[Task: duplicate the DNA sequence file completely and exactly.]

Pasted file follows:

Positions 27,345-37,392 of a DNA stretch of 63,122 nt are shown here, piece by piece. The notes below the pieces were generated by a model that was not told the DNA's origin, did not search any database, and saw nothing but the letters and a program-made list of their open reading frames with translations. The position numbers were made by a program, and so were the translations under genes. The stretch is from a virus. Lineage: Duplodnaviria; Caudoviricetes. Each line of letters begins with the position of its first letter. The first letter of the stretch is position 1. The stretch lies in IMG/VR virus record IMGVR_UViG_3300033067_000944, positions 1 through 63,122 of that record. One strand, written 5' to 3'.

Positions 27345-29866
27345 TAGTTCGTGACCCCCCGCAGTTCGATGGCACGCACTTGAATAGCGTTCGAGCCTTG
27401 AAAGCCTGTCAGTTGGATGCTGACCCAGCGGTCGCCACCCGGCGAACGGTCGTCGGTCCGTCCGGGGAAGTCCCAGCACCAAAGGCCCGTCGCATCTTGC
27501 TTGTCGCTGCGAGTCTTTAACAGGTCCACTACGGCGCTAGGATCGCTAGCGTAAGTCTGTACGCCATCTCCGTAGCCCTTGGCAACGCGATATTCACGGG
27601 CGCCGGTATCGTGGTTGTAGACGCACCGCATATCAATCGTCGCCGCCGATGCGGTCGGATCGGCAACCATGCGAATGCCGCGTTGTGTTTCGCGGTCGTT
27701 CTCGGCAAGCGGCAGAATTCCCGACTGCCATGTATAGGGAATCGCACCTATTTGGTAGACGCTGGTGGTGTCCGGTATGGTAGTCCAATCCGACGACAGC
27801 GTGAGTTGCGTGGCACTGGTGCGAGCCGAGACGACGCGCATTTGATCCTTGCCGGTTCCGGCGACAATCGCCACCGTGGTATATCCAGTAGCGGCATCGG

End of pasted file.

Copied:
Positions 27,345-37,392 of a DNA stretch of 63,122 nt are shown here, piece by piece. The notes below the pieces were generated by a model that was not told the DNA's origin, did not search any database, and saw nothing but the letters and a program-made list of their open reading frames with translations. The position numbers were made by a program, and so were the translations under genes. The stretch is from a virus. Lineage: Duplodnaviria; Caudoviricetes. Each line of letters begins with the position of its first letter. The first letter of the stretch is position 1. The stretch lies in IMG/VR virus record IMGVR_UViG_3300033067_000944, positions 1 through 63,122 of that record. One strand, written 5' to 3'.

Positions 27345-29866
27345 TAGTTCGTGACCCCCCGCAGTTCGATGGCACGCACTTGAATAGCGTTCGAGCCTTG
27401 AAAGCCTGTCAGTTGGATGCTGACCCAGCGGTCGCCACCCGGCGAACGGTCGTCGGTCCGTCCGGGGAAGTCCCAGCACCAAAGGCCCGTCGCATCTTGC
27501 TTGTCGCTGCGAGTCTTTAACAGGTCCACTACGGCGCTAGGATCGCTAGCGTAAGTCTGTACGCCATCTCCGTAGCCCTTGGCAACGCGATATTCACGGG
27601 CGCCGGTATCGTGGTTGTAGACGCACCGCATATCAATCGTCGCCGCCGATGCGGTCGGATCGGCAACCATGCGAATGCCGCGTTGTGTTTCGCGGTCGTT
27701 CTCGGCAAGCGGCAGAATTCCCGACTGCCATGTATAGGGAATCGCACCTATTTGGTAGACGCTGGTGGTGTCCGGTATGGTAGTCCAATCCGACGACAGC
27801 GTGAGTTGCGTGGCACTGGTGCGAGCCGAGACGACGCGCATTTGATCCTTGCCGGTTCCGGCGACAATCGCCACCGTGGTATATCCAGTAGCGGCATCGG